If it is determined that the claimant's disabling impairment meets or equals the severity criteria of an impairment listing (in the Social Security Disability list of impairments, otherwise known as the blue book, and officially titled "Disability Evaluation under Social Security"), they will be medically approved for disability benefits.

If the individual has a severe impairment that does not meet or equal the criteria of an impairment listing (and this is usually the case), they may still be approved for disability benefits, but on the basis of a determination that involves reviewing both their medical history and vocational work history. Such approvals are known as a medical vocational allowance.

How does a medical vocational allowance work? This can occur if the claimant is determined to be unable to perform any of their past work (Step 4) and are also found to be unable to perform "other types of work" when their limitations are considered (Step 5).

In other words, individuals who do not meet or equal an impairment listing but have a severely restricted residual functional capacity may be approved when their A) age, education, and work history are considered and B) the combination of these factors shows that they cannot be expected to work at a former job or at some other job and earn what is considered to be a supportive living wage (substantial gainful activity).

One tip that might help an individual with a mental impairment be approved for disability benefits would be to have a medical history that includes clinical notes, a history of prescribed medications, documentation regarding response to medications, and counseling notes that support the claimant's allegation of being unable to maintain employment.

Claimants should also remember that, no matter what their impairment is, they must be able to show that their condition has prevented them from performing substantial gainful activity. Even though the evaluation of mental limitations can be more subjective on the part of disability examiners, it is hard to deny objective medical evidence that supports that a person is disabled by their mental impairment.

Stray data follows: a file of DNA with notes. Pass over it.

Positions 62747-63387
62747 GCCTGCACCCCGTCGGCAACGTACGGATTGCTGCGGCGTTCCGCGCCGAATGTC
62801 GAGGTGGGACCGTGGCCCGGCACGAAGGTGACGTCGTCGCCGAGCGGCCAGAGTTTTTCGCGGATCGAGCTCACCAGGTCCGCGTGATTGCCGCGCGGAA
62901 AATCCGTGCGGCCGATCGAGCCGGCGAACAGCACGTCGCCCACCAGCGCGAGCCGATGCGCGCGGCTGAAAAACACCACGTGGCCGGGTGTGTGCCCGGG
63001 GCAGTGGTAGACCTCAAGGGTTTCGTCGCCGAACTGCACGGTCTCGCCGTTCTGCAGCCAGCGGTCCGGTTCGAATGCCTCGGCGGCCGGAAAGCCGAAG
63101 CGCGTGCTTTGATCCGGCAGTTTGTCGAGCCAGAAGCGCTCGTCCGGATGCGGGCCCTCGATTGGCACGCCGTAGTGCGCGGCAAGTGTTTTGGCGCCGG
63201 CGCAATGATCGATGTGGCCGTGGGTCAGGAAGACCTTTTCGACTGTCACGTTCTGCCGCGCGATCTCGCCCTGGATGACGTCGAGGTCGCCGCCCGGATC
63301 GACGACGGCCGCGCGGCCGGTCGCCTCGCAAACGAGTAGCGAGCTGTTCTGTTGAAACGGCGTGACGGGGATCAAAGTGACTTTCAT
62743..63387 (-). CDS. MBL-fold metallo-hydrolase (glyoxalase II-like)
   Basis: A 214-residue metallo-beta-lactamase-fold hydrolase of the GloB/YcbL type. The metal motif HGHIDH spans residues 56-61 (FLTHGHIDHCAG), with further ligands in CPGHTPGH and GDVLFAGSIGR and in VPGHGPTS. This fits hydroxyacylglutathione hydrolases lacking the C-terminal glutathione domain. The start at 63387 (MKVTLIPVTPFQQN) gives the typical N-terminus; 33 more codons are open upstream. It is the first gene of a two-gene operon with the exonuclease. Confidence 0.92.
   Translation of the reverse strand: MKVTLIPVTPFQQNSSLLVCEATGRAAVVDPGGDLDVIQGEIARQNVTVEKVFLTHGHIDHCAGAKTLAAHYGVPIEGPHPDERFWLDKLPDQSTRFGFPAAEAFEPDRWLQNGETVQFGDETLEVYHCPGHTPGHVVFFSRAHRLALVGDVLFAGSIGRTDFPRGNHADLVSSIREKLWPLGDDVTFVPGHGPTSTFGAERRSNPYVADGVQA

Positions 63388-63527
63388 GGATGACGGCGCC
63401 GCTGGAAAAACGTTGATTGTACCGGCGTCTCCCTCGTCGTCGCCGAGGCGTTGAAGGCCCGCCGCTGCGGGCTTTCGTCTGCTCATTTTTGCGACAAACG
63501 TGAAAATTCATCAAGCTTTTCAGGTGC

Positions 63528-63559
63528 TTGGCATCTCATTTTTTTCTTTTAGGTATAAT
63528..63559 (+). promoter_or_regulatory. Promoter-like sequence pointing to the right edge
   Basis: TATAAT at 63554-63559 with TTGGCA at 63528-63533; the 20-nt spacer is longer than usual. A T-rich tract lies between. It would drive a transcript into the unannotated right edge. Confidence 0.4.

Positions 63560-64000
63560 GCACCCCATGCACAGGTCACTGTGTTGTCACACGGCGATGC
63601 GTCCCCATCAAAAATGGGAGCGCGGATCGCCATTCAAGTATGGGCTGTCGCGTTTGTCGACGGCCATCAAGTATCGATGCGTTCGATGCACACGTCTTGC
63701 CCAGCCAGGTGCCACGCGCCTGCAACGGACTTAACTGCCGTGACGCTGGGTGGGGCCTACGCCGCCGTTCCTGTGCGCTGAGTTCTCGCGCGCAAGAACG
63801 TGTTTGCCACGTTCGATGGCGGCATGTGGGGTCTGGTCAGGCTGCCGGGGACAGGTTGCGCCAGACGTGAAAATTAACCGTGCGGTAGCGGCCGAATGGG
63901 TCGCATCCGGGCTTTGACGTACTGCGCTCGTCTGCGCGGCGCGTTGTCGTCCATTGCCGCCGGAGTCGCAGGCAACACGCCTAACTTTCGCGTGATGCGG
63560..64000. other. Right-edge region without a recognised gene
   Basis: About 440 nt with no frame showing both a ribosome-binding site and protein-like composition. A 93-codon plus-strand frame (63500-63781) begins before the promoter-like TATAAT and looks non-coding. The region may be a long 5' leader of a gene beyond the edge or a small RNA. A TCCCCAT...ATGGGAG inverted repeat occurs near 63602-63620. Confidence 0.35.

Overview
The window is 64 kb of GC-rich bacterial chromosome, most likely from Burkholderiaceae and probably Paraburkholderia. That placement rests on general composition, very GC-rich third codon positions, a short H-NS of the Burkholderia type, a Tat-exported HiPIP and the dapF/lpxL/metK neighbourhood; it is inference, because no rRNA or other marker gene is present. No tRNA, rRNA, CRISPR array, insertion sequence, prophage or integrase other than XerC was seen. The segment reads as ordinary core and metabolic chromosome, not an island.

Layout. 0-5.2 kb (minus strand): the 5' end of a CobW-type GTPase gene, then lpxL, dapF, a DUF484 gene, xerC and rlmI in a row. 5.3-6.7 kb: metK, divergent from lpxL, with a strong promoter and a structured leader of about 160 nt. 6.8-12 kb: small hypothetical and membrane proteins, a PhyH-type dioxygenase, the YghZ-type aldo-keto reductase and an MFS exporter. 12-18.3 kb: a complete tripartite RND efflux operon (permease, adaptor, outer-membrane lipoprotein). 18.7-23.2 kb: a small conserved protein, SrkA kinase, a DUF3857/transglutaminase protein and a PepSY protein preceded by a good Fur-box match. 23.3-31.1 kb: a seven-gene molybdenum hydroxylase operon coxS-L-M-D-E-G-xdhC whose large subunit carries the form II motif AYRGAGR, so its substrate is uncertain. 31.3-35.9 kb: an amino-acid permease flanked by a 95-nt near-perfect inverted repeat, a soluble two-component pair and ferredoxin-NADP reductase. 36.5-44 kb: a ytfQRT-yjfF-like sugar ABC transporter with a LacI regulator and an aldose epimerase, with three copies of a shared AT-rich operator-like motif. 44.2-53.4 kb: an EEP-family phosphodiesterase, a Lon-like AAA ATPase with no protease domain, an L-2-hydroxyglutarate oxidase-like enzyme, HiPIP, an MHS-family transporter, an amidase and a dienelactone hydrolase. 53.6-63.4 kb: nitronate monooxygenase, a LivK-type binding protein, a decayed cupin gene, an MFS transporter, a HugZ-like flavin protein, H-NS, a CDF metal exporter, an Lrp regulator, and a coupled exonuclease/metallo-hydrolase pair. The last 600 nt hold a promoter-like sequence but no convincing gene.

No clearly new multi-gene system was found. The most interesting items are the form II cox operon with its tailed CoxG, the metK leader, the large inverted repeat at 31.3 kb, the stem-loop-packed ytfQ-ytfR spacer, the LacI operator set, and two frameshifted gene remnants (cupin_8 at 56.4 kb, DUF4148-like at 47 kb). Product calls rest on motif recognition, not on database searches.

Note: When Social Security Disability and SSI disability cases are taken to hearings (at which the final decision lies in the hands of a federally appointed administrative law judge), a claimant's disability lawyer or non-attorney disability representative will often attempt to secure an opinion from the claimant's treating physician (or treating physicians if the claimant has more than one) that details the claimant's diagnosis, prognosis, and functional limitations.

In the case of a mental impairment, the claimant's representative will also often obtain a synopsis statement from a treating psychiatrist or psychologist that condenses and explains the claimant's history of treatment. This is often done because many mental health professionals are hesitant to release their actual records, presumably out of concern for the claimant's well-being, and possibly due to the fact that the mental health professional's treatment notes do not adequately address their patient's status and functional limitations.

Related: What can I expect from a Social Security Mental Examination or Evaluation?

About the Author: Tim Moore is a former Social Security Disability Examiner in North Carolina, has been interviewed by the NY Times and the LA Times on the disability system, and is an Accredited Disability Representative (ADR) in North Carolina. For assistance on a disability application or Appeal in NC, click here.